Recall Redux

Recall Redux

If you've been following my column every month, you will remember a recent story about how our long-term Honda Pilot left my family stranded at the side of a deserted Utah highway. The mechanical failure came as the direct result of a recall issue, this one involving a timing belt that rubs against the engine's water pump and (if not addressed in time) causes the belt to snap — leaving you stranded on a deserted Utah highway if that happens to be where you are when the belt breaks.

As annoying as this incident was, I have tried to keep in mind a few automotive facts:

  1. Automobiles are mass-produced items consisting of thousands of individual parts.
  2. Any time something is mass-produced, a few "bad apples" are going to make it into customer hands.

In other words, expecting any new vehicle to be 100 percent defect-free is simply unrealistic. Or, to paraphrase an even more prophetic statement: stuff happens. Some automakers have a better record at avoiding recalls than others, but none has a perfect record.

Sometimes the "stuff" that happens is related to a supplier that was supposed to build a given part for a vehicle. The part gets built, but it doesn't meet the automaker's specs (this was the case in the Pilot's recall, where the water pump casting process was not to spec, causing water pumps produced by that supplier to rub against the timing belt). Sometimes the "stuff" is related to a factory assembly process, as when specific gap tolerances for two components, or the torque specifications for a given bolt, are improperly set by factory workers. Sometimes the "stuff" is a result of crash testing that shows a given component is not reacting properly during a severe impact. This was the case with Toyota's all-new 2004 Sienna minivan. During recent crash tests by the Insurance Institute for Highway Safety, the Sienna's gas tank ruptured after hitting an offset frontal barrier at 40 mph. The rupture could lead to a fuel leak and subsequent fire or explosion.

Thankfully, no injuries have been reported, and Toyota is working to notify owners and replace the fuel tanks. While we have a 2004 Toyota Sienna in our long-term fleet, I didn't hear of this recall through any factory notification. Instead, my wife told me, in a near panic, during a recent family vacation. She had just seen a report about the recall on the evening news, and for some reason she found the idea of a recall notice for a vehicle we happened to be driving — on a family trip — unsettling. I immediately checked the Maintenance Guide and was able to assure her that "it's only a problem if we get into a serious accident."

"And what happens if we get into a serious accident?"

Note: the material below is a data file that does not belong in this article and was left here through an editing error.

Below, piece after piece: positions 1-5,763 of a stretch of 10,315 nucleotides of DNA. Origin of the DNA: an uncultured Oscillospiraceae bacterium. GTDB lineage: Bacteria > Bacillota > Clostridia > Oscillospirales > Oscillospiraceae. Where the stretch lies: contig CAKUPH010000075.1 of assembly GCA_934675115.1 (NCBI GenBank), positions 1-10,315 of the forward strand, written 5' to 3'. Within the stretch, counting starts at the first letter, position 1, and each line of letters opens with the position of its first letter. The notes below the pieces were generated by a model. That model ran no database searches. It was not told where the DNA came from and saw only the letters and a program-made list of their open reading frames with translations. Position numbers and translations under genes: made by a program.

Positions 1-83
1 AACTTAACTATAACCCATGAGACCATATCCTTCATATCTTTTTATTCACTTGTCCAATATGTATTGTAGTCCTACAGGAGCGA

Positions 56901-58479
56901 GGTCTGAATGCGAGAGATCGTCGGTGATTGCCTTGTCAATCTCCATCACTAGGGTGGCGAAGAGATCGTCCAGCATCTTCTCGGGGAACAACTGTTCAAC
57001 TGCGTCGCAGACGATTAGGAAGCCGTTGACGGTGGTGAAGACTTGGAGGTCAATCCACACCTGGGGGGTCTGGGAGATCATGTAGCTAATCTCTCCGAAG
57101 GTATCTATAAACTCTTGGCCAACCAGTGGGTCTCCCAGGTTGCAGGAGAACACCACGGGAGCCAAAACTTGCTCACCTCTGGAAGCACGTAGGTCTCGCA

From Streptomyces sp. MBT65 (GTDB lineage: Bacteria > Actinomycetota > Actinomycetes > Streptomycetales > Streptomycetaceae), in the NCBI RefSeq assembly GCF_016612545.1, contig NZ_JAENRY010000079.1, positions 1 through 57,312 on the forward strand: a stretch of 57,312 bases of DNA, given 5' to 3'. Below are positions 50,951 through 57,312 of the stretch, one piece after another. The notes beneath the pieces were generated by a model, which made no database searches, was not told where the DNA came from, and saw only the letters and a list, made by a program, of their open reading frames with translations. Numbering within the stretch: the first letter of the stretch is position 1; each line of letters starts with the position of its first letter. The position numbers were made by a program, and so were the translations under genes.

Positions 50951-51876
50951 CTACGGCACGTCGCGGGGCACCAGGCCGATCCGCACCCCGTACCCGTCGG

"Ah, well, the fuel tank could rupture and explode."

Suddenly, a busted timing belt didn't seem so bad to her.

During the same week that I learned of our Sienna's recall, I also heard about a Ford Explorer/Mercury Mountaineer recall involving almost 1.7 million vehicles. The specific issue related to faulty driver seat bolts that could fail and cause the seat to recline unexpectedly — likely causing a loss of vehicle control.

When you look at the above-mentioned recalls, you realize that none of them is a huge issue in and of itself. A slight water pump casting problem that rubs on a timing belt. A single bolt that may fracture in the driver seat. Even the Sienna's fuel tank problem requires a severe impact to become an issue, and then the tank "might" rupture and "may" cause a fire. But carmakers know that today's possible safety issue is tomorrow's tragic headline. The Ford/Firestone debacle made that abundantly clear. The last thing Toyota wants is a brand-new minivan that catches fire and kills a young family.

In a world where carmakers are trying to cut costs at every corner, it should be noted that recalls cost the industry millions of dollars every year. Some of the domestic car companies have gotten brutal with their suppliers over cost issues. Demands for across-the-board price reductions, and sometimes even retroactive price cuts, are not uncommon. Yet it's these suppliers who can ultimately torpedo the success of a vehicle if one or more of the parts they produce fail. The Pilot's water pump, the Explorer's seat bolt and the Sienna's fuel tank all came from an outside supplier, and each is a potential CNN story waiting to happen if a rash of accidents and deaths occur as a result of part failure.

We've all heard the old saying about "penny-wise and pound-foolish." As I stated before, even under the best of circumstances there's no way to avoid defects in a complex, mass-produced product.

But the growing animosity between the domestic automakers and their suppliers is creating an atmosphere that is far from being a "best of" situation. This could prove far costlier than any amount of money saved by mistreating their suppliers.

Here's to hoping the domestics don't feel "foolish" a few years from now.

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